stipulates that everybody who wants to receive technical and professional education should be given
the opportunity.

Other standard-setting instruments have been adopted by the General Assembly of the United
Nations, among the later ones for example the "Convention on the Rights of the Child" (1989)
which touches on education, training and preparation for employment for disabled children
(UN 1989 Article 23,2).

Given the wide scope of international standards set by the General Assembly of the United Nations,
we will not elaborate further. Instead, we will turn to the relevant Specialized Agencies in the United
Nations system.

3.1.2      The UN Specialized Agencies
Two United Nations Specialized Agencies have major mandates in technical and vocational education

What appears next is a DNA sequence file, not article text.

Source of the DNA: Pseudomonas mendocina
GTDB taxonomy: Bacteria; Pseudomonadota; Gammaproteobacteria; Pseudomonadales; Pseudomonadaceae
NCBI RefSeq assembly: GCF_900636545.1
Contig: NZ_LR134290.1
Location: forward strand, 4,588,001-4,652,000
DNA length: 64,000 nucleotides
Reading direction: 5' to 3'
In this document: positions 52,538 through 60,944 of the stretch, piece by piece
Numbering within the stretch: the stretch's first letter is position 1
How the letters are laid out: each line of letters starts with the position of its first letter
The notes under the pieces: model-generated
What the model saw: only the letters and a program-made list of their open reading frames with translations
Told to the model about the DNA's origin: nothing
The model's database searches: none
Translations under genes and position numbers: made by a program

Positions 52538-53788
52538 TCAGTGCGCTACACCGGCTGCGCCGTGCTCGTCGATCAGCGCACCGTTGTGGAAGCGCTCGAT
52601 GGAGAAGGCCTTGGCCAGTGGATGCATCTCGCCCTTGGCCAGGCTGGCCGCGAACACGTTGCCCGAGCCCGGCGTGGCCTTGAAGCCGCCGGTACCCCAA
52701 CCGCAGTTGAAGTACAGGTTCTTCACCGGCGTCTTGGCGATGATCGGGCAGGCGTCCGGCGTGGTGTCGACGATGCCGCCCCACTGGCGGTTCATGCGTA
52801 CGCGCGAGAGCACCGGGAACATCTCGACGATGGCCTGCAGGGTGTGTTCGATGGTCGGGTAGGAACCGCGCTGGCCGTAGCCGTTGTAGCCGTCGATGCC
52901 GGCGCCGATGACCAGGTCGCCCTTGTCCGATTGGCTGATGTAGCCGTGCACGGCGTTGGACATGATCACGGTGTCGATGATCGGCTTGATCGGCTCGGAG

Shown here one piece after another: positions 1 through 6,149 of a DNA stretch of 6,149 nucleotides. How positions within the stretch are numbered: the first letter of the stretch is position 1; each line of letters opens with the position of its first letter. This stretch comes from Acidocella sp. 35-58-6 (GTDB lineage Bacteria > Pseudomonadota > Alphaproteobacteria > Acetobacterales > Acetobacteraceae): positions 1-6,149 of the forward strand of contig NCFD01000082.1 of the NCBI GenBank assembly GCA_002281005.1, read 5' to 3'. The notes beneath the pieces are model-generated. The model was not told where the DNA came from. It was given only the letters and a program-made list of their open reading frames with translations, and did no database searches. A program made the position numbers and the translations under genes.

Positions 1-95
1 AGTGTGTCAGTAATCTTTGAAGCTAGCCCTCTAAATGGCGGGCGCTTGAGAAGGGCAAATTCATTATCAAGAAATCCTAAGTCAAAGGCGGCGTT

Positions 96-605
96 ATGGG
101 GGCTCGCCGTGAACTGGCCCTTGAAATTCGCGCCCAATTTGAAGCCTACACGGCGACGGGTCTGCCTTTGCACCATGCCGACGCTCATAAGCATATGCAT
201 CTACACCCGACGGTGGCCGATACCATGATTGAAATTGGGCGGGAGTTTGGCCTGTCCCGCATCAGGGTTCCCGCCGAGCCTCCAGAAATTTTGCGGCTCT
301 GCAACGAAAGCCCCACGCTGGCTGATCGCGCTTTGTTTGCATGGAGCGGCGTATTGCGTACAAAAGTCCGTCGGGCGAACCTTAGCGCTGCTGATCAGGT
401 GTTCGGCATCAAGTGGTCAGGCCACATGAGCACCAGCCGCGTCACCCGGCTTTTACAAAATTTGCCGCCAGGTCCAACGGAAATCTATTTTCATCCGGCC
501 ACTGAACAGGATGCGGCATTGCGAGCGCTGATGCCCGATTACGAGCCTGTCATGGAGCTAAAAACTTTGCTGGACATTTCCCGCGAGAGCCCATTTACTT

and training: The United Nations Educational, Scientific and Cultural Organization (UNESCO), and the
International Labour Organization (ILO). Other organizations such as the Food and Agricultural
Organization (FAO) and the World Health Organization (WHO) do have mandates in education and
training that are restricted to their particular fields of work.

UNESCO and ILO have adopted a range of international standards – mainly conventions and
recommendations – that relate to TVET and to the workplace.
Hans Krönner: International Standards in Technical and Vocational Education and Training                   Page 3



It is important to understand the different perspectives from which UNESCO and ILO engage in TVET.
Their division of labor is not easy to grasp. Back in 1954, the two agencies described it as follows:


"The ILO is primarily concerned with technical and vocational education and training in relation to